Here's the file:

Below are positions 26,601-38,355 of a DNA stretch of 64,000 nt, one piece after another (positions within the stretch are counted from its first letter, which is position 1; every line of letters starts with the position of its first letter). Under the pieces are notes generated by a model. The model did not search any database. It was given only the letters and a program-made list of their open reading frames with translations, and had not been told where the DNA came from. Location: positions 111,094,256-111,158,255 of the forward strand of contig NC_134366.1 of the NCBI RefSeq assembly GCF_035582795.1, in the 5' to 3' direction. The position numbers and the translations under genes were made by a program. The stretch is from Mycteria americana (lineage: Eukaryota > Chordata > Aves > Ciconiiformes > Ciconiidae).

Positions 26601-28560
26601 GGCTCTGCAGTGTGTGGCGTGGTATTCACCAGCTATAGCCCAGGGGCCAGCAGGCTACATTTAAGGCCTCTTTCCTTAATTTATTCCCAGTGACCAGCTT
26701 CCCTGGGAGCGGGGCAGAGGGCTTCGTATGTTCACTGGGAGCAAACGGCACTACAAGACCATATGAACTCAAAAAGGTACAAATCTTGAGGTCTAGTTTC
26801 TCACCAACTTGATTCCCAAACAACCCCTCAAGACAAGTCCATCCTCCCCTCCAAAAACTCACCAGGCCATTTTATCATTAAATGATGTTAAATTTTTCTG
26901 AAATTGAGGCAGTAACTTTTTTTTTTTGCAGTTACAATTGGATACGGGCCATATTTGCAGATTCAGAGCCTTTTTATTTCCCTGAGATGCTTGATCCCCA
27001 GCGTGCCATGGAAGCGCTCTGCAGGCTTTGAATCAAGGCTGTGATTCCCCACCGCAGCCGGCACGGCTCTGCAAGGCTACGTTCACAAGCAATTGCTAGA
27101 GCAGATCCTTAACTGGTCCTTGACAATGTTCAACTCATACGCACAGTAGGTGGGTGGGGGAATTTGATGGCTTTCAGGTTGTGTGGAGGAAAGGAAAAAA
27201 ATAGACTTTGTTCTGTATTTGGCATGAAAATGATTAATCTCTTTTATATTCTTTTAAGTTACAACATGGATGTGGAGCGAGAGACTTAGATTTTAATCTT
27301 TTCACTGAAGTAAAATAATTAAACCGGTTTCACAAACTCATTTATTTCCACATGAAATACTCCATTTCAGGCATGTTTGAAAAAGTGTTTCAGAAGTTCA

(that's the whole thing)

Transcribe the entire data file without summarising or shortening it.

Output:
Below are positions 26,601-38,355 of a DNA stretch of 64,000 nt, one piece after another (positions within the stretch are counted from its first letter, which is position 1; every line of letters starts with the position of its first letter). Under the pieces are notes generated by a model. The model did not search any database. It was given only the letters and a program-made list of their open reading frames with translations, and had not been told where the DNA came from. Location: positions 111,094,256-111,158,255 of the forward strand of contig NC_134366.1 of the NCBI RefSeq assembly GCF_035582795.1, in the 5' to 3' direction. The position numbers and the translations under genes were made by a program. The stretch is from Mycteria americana (lineage: Eukaryota > Chordata > Aves > Ciconiiformes > Ciconiidae).

Positions 26601-28560
26601 GGCTCTGCAGTGTGTGGCGTGGTATTCACCAGCTATAGCCCAGGGGCCAGCAGGCTACATTTAAGGCCTCTTTCCTTAATTTATTCCCAGTGACCAGCTT
26701 CCCTGGGAGCGGGGCAGAGGGCTTCGTATGTTCACTGGGAGCAAACGGCACTACAAGACCATATGAACTCAAAAAGGTACAAATCTTGAGGTCTAGTTTC
26801 TCACCAACTTGATTCCCAAACAACCCCTCAAGACAAGTCCATCCTCCCCTCCAAAAACTCACCAGGCCATTTTATCATTAAATGATGTTAAATTTTTCTG
26901 AAATTGAGGCAGTAACTTTTTTTTTTTGCAGTTACAATTGGATACGGGCCATATTTGCAGATTCAGAGCCTTTTTATTTCCCTGAGATGCTTGATCCCCA
27001 GCGTGCCATGGAAGCGCTCTGCAGGCTTTGAATCAAGGCTGTGATTCCCCACCGCAGCCGGCACGGCTCTGCAAGGCTACGTTCACAAGCAATTGCTAGA
27101 GCAGATCCTTAACTGGTCCTTGACAATGTTCAACTCATACGCACAGTAGGTGGGTGGGGGAATTTGATGGCTTTCAGGTTGTGTGGAGGAAAGGAAAAAA
27201 ATAGACTTTGTTCTGTATTTGGCATGAAAATGATTAATCTCTTTTATATTCTTTTAAGTTACAACATGGATGTGGAGCGAGAGACTTAGATTTTAATCTT
27301 TTCACTGAAGTAAAATAATTAAACCGGTTTCACAAACTCATTTATTTCCACATGAAATACTCCATTTCAGGCATGTTTGAAAAAGTGTTTCAGAAGTTCA